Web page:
Stones main culprit is food, the wrong kinds of food, in people and pets. I’ve always said that 99% of health problems usually start with what you eat on a daily basis. Because my cats depend on me for their nutritional needs, I’m the one that is responsible for making sure that they get the food that will keep them in optimum health. I’ve learned alot about what I need to feed my pets.

Dry cat food is very dehydrating for cats. The prey that they would catch in nature is almost 70-80% water. Dry cat food is only 10% water. It makes their urine more concentrated! No wonder cat pee smells so bad! It’s said that all cats have to do to combat the dehydration is to drink more water. But, here is the kicker, cats are not designed to drink lots of water! Their bladders are not big enough and their kidneys get super stressed when there is too much water going through their system. There is a very high rate of kidney failure in cats here in the US. In contrast, it’s said that in Europe, this is not a problem because cats there are fed wet food.

So, I’m making the gradual switch to canned food. Now, instead of wet food being a treat, dry food will be the treat. I know that dry food is formulated to give cats the full range of vitamins and minerals they need, so I will need to do more research and more label reading to find the best wet cat food that’s not too junky!

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6 Comments on “What really worked to heal my cat from stones!”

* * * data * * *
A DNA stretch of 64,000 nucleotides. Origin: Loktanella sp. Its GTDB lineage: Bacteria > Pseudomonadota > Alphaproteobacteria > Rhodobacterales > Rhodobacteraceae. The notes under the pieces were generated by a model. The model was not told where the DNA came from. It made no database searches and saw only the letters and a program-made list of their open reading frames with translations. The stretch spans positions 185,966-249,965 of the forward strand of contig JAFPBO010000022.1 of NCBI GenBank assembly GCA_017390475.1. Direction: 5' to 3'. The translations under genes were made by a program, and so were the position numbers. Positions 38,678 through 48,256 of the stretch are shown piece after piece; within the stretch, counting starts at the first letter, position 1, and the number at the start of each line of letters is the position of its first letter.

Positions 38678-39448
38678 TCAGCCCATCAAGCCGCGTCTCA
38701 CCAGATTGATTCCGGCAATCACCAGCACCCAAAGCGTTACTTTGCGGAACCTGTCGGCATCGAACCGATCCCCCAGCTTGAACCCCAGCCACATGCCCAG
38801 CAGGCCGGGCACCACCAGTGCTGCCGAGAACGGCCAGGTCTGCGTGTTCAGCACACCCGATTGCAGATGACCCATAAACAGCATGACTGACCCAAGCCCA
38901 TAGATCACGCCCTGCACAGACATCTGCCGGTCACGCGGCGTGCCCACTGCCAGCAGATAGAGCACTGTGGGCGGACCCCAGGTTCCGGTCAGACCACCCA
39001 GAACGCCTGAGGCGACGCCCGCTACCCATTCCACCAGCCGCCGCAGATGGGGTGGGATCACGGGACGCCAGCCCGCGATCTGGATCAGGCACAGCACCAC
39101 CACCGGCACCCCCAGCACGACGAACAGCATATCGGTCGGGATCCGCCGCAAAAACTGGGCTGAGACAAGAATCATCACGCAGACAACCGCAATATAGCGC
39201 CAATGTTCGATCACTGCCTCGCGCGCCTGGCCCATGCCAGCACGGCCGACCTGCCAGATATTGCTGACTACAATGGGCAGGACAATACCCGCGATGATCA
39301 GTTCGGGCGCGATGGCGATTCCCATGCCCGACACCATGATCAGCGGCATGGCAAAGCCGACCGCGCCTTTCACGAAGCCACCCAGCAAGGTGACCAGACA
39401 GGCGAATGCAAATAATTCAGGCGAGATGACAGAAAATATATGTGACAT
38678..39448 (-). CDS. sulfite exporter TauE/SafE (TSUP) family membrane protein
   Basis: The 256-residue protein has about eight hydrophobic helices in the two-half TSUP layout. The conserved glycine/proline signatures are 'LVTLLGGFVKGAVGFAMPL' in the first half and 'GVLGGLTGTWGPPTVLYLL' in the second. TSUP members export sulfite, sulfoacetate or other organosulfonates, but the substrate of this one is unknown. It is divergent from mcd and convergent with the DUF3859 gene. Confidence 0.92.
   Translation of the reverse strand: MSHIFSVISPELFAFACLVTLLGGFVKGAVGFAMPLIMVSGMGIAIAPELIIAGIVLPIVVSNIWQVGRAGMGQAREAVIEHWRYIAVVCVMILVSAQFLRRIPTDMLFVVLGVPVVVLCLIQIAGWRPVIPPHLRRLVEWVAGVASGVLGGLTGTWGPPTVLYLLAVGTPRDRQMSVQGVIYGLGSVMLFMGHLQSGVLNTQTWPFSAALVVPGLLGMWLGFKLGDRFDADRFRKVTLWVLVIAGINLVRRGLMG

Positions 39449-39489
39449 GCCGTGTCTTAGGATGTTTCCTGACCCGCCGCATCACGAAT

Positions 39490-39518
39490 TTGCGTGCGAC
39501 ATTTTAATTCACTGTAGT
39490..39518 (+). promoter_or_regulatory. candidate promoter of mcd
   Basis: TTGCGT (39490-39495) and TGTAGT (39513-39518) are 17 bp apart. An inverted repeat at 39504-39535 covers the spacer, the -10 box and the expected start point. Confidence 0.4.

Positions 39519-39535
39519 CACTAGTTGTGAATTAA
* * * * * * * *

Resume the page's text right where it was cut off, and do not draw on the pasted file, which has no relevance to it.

1. Diana says:

    So what food do you recommend? I too tried the ACV.. my male cat has struvite stones. Any suggestions on the food? They all have grain and he only wants to eat kibble.. (dry food). Any help would be appreciated. I took him to the vet again just recently because he had blood in his urine and again its struvite stones.

    • Joi says:

      If he only wants to eat kibble, you can mix some water or cranberry juice (unsweetened-Traders Joes has it at a really good price if there is one by you) in with it. Sounds kinda gross to us, but cats seem to like it.

  2. Diana says:

    What ingredients are junk in cat food that I should look for? Have you found a good food yet? Have you tried bluebuffalo?

    • Joi says:

      For dry food, I have tried blue buffalo, and both me and the cats like it. I really just use it as a snack between wet food feedings. For wet food, believe it or not, Trader Joes is good. The first ingredients are meat. I stay away from fillers like meat by-products, gluten, corn, or soy.

  3. Emilio says:

    For good non-kibble cat food list, Dr. Pierson has her EXCELLENT website at http://www.Catinfo.org. But careful, they cost 1-2$ per cans since it’s all high-quality meat. But she also shows you how to make raw meat recipes.

    I personally didn’t know anything about the dangers from feeding dry food until I stumbled on her great website. I highly recommend it. I avoided serious vet troubles from the switch.

    There’s also Dr. Basko at http://drdasko.com and rawfedcats.org. This one has great resources for even more info on how to better feed our feline friendly friends.

    Of course, the (too) almighty Google will help you feed your cat better. «one could search for “raw food cats”, “holistic cat food”, etc.

  4. Maria Sibianu says:

    Joi, PLEASE, I NEED to contact you!!! How can I do this? I’m begging you for the sake of my cat!